U.S. Catholics divided over presidential race

A year ago, Democratic presidential candidate Joe Biden made a number of visits to restaurants in Los Angeles, trying to court voters.

Minerva Munguia-Sanchez, a Catholic school principal, happened to be at one of them. She recalls feeling moved to present the candidate with a gift: her rosary.

"He tells me that the gift that I gave him, he didn't take lightly, and he proceeded to show me the wrist. His wrist, his left wrist and he has a rosary that he carries all the time."

The Biden campaign shared an image of the interaction on social media.

Munguia-Sanchez says the encounter moved her as a Catholic.

"That day, I got to observe his demeanor. I got to observe how he treated others. And it was different. And it impressed me."

A survey by the Pew Research Center earlier this month found that American Catholics are divided over whom to support for the White House.

Overall, 51 percent of Catholics said they were supporting Biden. Forty-four percent are backing Republican President Donald Trump.

Biden is Catholic, and often references his faith. As vice president he spoke about his experience meeting Pope Francis following the death of his son, Beau.

"He provided us with more comfort than even he I think, will ever understand."

Donald Trump retains the staunch support of White Evangelical protestants. The Pew Survey shows 78 percent of them back the president. In August, Trump claimed Biden was "against God."

"He's following the radical left agenda. No religion. No anything. Hurt the Bible, hurt God. He's against God."

Biden called Trump's attacks "shameful" and said his faith has been the “bedrock foundation” of his life.

And unlike Trump, who rarely appears in a church outside of campaign events, Biden has made repeated visits to church in Delaware.

The Democrat has been criticized for his stance on abortion. But Munguia-Sanchez says Biden's Catholicism will help him lead.

"Politics is the service for people, and I believe that and no politician is perfect. Being Catholic should only guide, like your moral compass."

Video Transcript

- Hey, Joe!

- A year ago, Democratic presidential candidate Joe Biden made a number of visits to restaurants in Los Angeles, trying to court voters. Minerva Munguia-Sanchez, a Catholic school principal, happened to be at one of them. She recalls feeling moved to present the candidate with a gift, her rosary.

MINERVA MUNGUIA-SANCHEZ: He tells me that the gift that I gave him, he didn't take lightly. And he proceeded to show me the wrist, his wrist, his left wrist. And he has a rosary that he carries all the time.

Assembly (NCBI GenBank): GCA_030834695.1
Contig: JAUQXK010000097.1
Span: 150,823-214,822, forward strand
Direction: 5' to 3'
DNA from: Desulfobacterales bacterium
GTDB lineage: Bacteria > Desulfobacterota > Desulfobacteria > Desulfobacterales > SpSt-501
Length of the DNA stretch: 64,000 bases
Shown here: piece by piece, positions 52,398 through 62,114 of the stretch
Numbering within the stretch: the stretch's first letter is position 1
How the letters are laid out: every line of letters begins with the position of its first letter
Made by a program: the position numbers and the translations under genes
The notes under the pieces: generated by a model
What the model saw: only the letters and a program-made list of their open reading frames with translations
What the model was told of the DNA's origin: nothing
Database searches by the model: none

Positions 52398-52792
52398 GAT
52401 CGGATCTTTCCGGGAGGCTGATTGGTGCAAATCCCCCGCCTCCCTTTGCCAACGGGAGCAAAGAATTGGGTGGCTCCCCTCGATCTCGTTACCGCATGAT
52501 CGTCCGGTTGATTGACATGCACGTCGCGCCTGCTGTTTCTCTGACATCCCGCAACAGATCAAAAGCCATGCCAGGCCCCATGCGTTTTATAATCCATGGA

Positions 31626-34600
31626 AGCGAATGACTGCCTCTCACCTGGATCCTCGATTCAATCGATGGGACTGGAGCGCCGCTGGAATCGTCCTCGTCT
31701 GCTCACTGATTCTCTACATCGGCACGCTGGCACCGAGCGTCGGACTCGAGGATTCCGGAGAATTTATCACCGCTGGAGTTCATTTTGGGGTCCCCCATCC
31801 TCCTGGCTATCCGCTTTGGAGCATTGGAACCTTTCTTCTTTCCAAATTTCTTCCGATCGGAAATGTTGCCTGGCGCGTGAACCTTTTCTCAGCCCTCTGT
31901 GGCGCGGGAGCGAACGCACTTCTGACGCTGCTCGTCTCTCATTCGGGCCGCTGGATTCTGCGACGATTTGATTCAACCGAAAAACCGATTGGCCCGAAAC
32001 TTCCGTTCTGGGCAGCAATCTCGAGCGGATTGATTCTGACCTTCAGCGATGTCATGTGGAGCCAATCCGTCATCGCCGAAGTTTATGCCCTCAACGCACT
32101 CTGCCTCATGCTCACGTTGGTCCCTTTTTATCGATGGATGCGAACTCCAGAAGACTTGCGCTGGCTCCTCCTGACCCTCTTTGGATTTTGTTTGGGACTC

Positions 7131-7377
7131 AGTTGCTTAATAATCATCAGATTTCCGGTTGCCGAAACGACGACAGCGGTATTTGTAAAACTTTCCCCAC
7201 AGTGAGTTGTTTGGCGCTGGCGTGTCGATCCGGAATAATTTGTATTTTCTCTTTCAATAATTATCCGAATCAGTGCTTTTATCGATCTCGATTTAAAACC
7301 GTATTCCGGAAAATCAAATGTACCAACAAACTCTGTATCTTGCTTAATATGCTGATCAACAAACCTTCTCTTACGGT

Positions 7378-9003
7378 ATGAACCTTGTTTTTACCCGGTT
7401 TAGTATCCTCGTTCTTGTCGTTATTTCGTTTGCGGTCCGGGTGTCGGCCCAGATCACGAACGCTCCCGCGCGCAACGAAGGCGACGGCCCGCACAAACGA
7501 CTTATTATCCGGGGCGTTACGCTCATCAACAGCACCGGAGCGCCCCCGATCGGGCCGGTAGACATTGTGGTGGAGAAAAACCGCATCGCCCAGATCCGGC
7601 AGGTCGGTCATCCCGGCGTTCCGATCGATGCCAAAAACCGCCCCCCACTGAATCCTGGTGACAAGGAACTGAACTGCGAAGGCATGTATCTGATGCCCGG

- The Biden campaign shared an image of the interaction on social media. Munguia-Sanchez said the encounter moved her as a Catholic.

MINERVA MUNGUIA-SANCHEZ: That day, I got to observe his demeanor. I got to observe how he treated others. And it was different and it impressed me.

- A survey by the Pew Research Center earlier this month found that American Catholics are divided over whom to support for the White House. Overall, 51% of Catholics said they were supporting Biden, 44% are backing Republican President Donald Trump. Biden is a Catholic and often references his faith. As vice president, he spoke about his experience meeting Pope Francis following the death of his son, Beau.

JOE BIDEN: He provided us with more comfort than even he, I think, will ever understand.

- Donald Trump retains the staunch support of white evangelical Protestants. The Pew survey shows 78% of them back the president. In August, Trump claimed Biden was, quote, "against God."

DONALD TRUMP: Because he's following the radical left agenda. No religion, no anything, hurt the Bible, hurt God. He's against.

- Biden called Trump's attacks shameful and said his faith has always been, quote, "the bedrock foundation" of his life. And unlike Trump, who rarely appears in a church outside of campaign events, Biden has made repeated visits to church in Delaware. The Democrat has been criticized for his stance on abortion, but Munguia-Sanchez believes Biden's Catholicism will help him lead.

MINERVA MUNGUIA-SANCHEZ: Politics is the service for people. And that, I believe that. And no politician is perfect. Being Catholic should only guide your, like your moral compass.